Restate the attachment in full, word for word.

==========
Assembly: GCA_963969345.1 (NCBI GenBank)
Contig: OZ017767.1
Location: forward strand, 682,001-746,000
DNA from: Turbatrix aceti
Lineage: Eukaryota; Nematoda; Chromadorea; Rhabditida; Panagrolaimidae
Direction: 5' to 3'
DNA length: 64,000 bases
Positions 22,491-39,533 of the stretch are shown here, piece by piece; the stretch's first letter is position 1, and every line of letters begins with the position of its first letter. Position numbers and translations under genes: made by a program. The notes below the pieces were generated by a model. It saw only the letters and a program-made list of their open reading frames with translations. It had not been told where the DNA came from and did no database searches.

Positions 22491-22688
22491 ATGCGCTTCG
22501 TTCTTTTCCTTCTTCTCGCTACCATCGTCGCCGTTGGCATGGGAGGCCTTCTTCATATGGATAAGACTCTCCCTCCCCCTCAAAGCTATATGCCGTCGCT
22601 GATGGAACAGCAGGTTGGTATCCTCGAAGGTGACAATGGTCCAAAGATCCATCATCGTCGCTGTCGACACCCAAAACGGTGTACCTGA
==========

Assembly: GCA_963969345.1 (NCBI GenBank)
Contig: OZ017767.1
Location: forward strand, 682,001-746,000
DNA from: Turbatrix aceti
Lineage: Eukaryota; Nematoda; Chromadorea; Rhabditida; Panagrolaimidae
Direction: 5' to 3'
DNA length: 64,000 bases
Positions 22,491-39,533 of the stretch are shown here, piece by piece; the stretch's first letter is position 1, and every line of letters begins with the position of its first letter. Position numbers and translations under genes: made by a program. The notes below the pieces were generated by a model. It saw only the letters and a program-made list of their open reading frames with translations. It had not been told where the DNA came from and did no database searches.

Positions 22491-22688
22491 ATGCGCTTCG
22501 TTCTTTTCCTTCTTCTCGCTACCATCGTCGCCGTTGGCATGGGAGGCCTTCTTCATATGGATAAGACTCTCCCTCCCCCTCAAAGCTATATGCCGTCGCT
22601 GATGGAACAGCAGGTTGGTATCCTCGAAGGTGACAATGGTCCAAAGATCCATCATCGTCGCTGTCGACACCCAAAACGGTGTACCTGA